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Self-Storage Lending: Restrictions Today, Better Loans Tomorrow

Anthony DiMarco Comments

The implosion of the subprime residential-lending market and tightening of the overall credit markets has had a significant impact on self-storage lending. As losses on residential loans have mounted, banks’ willingness to lend on commercial properties has dropped significantly. In an effort to firm up balance sheets for bank stability and regulatory purposes, lenders have largely scaled back lending in all commercial sectors, including self-storage.

Another significant effect of the credit crisis is the temporary elimination of commercial mortgage-backed securities (CMBS), or conduit lending. Given the tremendous volume of conduit loans placed on self-storage properties over the last five to seven years, this is a noteworthy change for this sector’s investors and borrowers.
Today’s Lending Climate

The CMBS blowup was due in part to overly aggressive lending in a few specific sectors, such as large metropolitan office and apartment loans. For instance, 10-year interest-only loans to office developers based on underwriting that assumed tremendous rent increases post-acquisition were some of the worst-performing loans placed by conduit lenders in the last three to four years.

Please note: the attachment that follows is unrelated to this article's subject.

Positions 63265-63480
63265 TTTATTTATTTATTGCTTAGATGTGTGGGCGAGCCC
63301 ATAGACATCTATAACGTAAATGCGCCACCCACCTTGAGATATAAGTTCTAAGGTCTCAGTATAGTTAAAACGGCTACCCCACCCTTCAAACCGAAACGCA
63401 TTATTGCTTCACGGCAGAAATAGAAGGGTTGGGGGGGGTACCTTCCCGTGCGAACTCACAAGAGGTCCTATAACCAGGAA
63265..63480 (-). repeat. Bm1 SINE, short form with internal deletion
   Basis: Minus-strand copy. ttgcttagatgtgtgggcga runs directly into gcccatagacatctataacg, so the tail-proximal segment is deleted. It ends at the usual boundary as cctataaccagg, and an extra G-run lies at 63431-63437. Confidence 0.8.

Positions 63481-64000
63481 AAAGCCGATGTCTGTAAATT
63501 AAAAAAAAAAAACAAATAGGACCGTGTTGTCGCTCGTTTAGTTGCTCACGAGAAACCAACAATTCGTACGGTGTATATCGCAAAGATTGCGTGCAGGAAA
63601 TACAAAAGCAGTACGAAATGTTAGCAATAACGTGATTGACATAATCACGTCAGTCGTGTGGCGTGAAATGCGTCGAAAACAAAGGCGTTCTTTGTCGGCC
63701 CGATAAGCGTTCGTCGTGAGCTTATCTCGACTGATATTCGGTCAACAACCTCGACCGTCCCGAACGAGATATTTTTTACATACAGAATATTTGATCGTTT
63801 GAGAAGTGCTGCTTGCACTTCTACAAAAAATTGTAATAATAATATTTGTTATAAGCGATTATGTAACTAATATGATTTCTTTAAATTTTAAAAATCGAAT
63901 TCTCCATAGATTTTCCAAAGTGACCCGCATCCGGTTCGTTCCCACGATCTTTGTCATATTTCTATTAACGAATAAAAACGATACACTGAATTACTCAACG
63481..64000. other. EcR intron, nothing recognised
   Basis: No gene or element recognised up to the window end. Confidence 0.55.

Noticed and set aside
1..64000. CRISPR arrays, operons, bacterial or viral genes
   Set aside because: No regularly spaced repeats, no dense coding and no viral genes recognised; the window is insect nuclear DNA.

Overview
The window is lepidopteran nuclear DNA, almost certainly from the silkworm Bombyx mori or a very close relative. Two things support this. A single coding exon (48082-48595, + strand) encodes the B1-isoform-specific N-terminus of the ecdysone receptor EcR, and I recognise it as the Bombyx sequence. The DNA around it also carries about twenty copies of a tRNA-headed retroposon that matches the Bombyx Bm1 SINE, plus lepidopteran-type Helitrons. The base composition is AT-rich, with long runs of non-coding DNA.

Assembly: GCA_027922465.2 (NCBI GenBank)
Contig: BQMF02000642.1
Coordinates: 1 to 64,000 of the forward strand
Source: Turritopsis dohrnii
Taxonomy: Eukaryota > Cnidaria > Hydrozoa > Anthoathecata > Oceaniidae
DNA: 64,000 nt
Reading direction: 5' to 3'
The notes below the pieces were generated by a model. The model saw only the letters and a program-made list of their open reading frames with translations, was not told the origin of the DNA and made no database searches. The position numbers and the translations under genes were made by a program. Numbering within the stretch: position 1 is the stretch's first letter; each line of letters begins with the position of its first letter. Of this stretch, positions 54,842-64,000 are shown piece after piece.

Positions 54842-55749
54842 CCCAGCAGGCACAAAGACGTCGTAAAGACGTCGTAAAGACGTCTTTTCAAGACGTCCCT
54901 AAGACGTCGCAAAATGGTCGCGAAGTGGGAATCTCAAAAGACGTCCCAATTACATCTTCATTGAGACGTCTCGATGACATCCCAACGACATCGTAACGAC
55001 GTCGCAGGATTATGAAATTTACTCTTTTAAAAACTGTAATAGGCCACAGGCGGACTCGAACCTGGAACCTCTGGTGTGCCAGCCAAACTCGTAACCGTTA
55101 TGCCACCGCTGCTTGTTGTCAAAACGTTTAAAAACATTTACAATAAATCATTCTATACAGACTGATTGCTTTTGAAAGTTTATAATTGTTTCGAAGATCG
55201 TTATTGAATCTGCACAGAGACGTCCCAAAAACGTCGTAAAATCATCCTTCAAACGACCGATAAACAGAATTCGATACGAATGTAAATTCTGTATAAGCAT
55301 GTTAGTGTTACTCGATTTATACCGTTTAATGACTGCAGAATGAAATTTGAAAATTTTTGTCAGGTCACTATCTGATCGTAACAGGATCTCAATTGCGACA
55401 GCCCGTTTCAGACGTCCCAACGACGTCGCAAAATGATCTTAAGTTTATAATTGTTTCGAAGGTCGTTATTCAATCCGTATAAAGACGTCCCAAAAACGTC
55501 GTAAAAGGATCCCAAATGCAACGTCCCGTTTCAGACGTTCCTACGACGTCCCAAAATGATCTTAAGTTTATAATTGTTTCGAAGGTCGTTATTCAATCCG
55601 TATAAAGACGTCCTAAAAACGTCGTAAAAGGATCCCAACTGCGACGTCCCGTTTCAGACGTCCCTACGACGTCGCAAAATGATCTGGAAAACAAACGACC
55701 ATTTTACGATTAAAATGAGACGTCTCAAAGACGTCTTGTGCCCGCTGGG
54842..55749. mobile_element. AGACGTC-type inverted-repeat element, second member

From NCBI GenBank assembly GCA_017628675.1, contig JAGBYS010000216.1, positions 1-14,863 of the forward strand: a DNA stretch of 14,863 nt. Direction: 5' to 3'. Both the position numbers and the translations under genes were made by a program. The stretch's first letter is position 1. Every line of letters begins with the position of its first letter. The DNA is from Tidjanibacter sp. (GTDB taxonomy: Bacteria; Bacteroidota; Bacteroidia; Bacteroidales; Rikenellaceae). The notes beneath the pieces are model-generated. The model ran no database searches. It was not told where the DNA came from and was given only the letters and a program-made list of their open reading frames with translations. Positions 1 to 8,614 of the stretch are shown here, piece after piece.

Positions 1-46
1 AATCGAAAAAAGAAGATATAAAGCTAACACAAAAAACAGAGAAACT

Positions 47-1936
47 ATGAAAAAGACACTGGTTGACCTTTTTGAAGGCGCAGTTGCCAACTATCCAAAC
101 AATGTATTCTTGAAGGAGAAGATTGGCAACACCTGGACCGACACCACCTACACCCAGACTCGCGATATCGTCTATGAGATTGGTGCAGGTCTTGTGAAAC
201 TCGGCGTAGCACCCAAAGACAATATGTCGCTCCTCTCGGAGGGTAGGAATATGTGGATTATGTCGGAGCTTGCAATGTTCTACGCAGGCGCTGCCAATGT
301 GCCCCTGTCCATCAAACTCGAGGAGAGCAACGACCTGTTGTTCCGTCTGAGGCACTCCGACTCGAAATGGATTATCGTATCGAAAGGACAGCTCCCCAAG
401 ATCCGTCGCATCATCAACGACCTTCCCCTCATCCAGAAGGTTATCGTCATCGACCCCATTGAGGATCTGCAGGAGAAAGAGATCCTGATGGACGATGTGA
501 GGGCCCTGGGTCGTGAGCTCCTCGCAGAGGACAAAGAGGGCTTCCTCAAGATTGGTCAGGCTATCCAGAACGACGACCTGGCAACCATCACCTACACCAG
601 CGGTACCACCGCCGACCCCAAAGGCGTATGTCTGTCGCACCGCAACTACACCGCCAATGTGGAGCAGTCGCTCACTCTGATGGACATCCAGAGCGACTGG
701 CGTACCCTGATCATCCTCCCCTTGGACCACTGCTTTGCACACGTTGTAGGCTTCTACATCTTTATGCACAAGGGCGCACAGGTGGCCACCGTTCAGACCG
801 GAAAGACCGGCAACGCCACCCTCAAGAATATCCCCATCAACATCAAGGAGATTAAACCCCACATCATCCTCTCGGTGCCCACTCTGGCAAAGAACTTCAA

Many large transactions with little cash equity were financed aggressively based on unrealistically optimistic financial projections. Lenders were making loans on pro forma income that never materialized.

Today, the landscape for self-storage asset debt has changed quite a bit, depending on the amount of leverage the developer is seeking. For low-leverage loans—60 percent loan-to-value (LTV) or less—on good quality assets, non-recourse financing is available. Recourse-only loans are available as a borrower approaches 70 percent to 75 percent LTV.

Interest rates range from 6 percent to 8.5 percent depending on the leverage, asset quality, and borrower net worth and experience in the industry. For those deals, the borrower’s personal net worth and credit history will come in to play and have a significant impact on lending parameters. The industry is typically seeing a maximum of 75 percent LTV, 25-year amortizations, three- to 10-year fixed rates, and closings taking roughly 60 days from start to finish.
The Return of the Lending Market

Conduit lending will resume in the future, likely in late 2010 or early 2011. However, the conduit-lending platform will be modified considerably. It is possible that future conduit lenders will need to hold a piece of the loan on their books as opposed to selling the entire loan in the secondary markets.

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